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Found 8 results

  1. AliceS13

    Taking the GRE early

    I am currently a Junior attending Florida Institute of Technology for their Forensic Psychology program. I also have a Pre-Law minor and the CAST certificate for child advocacy. I am studying abroad in the spring, so i was advised to take the GRE before i went so that i would have time in the summer before my senior year to re-take it if possible. Due to some confusion about who was paying for it (my parents or me) i now have two dates scheduled for the GRE. I will be taking it October 22nd and November 30th. I took a GRE review course offered by Kaplan over the summer and made HUGE improvements in my practice tests, but that course has since ended. I still have the review books and everything for it but i am wondering if anyone has tips for studying in the weeks before my testing date? The best i did on a practice test was 97th percentile in Verbal and 37th percentile in Quant i would LOVE to have above 50th percentile in quant since my verbal has been so high.
  2. anxiousss

    MPH Canada Cycle Fall 2017

    Let's share our experience for the Fall 2017 cycle!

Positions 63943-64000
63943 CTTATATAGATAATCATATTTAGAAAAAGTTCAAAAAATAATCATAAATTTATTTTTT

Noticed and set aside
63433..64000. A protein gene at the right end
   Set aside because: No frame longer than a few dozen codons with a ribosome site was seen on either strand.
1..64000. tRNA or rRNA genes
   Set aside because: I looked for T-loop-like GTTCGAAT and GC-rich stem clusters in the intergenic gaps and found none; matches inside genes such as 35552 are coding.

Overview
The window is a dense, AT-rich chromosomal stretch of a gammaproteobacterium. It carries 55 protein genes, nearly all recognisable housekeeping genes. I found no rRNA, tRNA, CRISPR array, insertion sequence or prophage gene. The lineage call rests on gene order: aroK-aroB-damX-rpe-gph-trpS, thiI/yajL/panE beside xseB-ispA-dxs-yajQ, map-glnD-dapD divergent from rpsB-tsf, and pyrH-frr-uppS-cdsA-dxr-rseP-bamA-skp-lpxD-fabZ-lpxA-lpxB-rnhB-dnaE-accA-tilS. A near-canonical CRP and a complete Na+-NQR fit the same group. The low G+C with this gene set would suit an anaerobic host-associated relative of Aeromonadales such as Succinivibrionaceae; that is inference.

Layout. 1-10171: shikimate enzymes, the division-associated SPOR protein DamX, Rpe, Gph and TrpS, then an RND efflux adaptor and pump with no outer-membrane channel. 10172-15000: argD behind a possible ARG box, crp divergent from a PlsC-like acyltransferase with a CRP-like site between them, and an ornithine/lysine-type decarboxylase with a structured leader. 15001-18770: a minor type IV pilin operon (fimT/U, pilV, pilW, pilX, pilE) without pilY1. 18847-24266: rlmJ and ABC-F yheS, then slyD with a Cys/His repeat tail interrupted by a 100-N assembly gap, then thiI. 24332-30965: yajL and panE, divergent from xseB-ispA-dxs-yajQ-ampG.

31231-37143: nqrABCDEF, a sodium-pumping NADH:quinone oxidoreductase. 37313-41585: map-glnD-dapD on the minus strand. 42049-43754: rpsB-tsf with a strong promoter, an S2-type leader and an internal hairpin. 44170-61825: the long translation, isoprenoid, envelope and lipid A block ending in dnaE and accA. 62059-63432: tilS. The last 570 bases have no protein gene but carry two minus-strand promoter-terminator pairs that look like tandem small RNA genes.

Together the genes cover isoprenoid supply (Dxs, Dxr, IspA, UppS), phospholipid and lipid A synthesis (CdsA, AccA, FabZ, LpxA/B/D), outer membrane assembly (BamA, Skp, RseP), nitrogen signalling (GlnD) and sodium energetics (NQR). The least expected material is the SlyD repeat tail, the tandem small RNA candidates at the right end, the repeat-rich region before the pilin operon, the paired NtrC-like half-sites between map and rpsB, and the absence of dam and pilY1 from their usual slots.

3. Hey all! I just joined GradCafe, and I am so stoked but also nervous about the fact that applying for grad schools is just around the corner. Right now I am feeling so nervous because I know my credentials are not where they need to be. I'm graduating early in December, but since most grad schools don't do spring start and heading straight to grad school with no break would be INSANE, I am planning on finishing out my lease here. Then I'll be applying for summer and fall start dates at multiple schools. I have a few school ideas, which I'll state down below. I plan to earn a Masters in Social Work, potentially with a concentration in mental health. First, I wanted to give you an idea of my stats (no judgment--from the threads I have read so many of you have intensive experience and stellar GPAs :/ ): Undergraduate Degree @ University of South Carolina -- Experimental Psychology major with two minors: Social Work; Counselor Education GPA - 3.0 overall, should be closer to a 3.1 by the time I graduate (Yes, I know, it's low...it's not horrible, but if college had been a little less rocky I could have done super well ) Member of Psi Chi, International Honors Society in Psychology Member of a panhellenic sorority through which I have volunteered and participated in philanthropy events Was in charge of a philanthropy within my sorority where sisters help a local blind man with every day tasks This is it so far, however I have a few plans under my belt that I am almost positive I can follow through with: This semester I will be completing at least 45 service hours with a local organization that provides lower-income individuals with housing (definitely happening, it's a part of a practicum I'm taking) If all goes well, I plan to intern in Rome for 8 weeks with a social service organization this summer. I should be working about 20 hours a week. I plan to join Delta Alpha Pi, an Honors Society for people with disabilities (I have severe depression which has contributed to my mediocre GPA). I plan to get involved with the Undergraduate Social Work Student Association at my school. I haven't taken the GRE yet, so it could definitely still be a factor in boosting the impressiveness of my application. I am a strong reader and writer. If anyone has specific tips about the GRE, please let me know! ^^^So this is what I plan to achieve before I have to do applications (in the fall for the summer 2019 start, and in the winter for the fall 2019 start I suppose). For some reason, I have had a hard time finding paid opportunities/internships in the city of Columbia that are geared towards psychology or social work. I am going to keep looking, but the opportunities seem few and far between. That being said...what do you all think? What are some things you suggest I do, between now and the time I apply, to make my application as impressive as possible? I know I can't take back my GPA, but I can try to make up for it in other respects. From what I have read on here, those with low GPAs have been able to impress graduate schools in other ways. Again, if yo've got tips, let me know! Lastly, I wanted to list some schools that I am considering. I am going to rank them in order of my interest right now. If any of you know anything about these school's admission rates or have any specific insider info about a school, PLEASE contact me. I would love to get in touch with some of you and potentially ease my fears about applying for grad school! Here's my list: 1. University of Denver 2. San Diego State University 3. University of Southern California (the other USC...hehe) 4. Arizona State University 5. Florida International University and some maybes: Cal State - Long Beach; San Jose State University; Metropolitan State University of Denver As you can see, I really want to go far away and preferably out west (I've lived in SC my entire life). I am not sure about the admission rates of these schools, though I have heard that SDSU and USC are more competitive. I would love to hear thoughts on your experience with applying (especially to any of the schools above), selectiveness of these schools, my potential chances of getting in, and their quality of education. Thank you for anyone who actually took the time to read all of this!!! Any help at all would be so appreciated, even if it is constructive criticism. ~PeaceLoveSocialWork~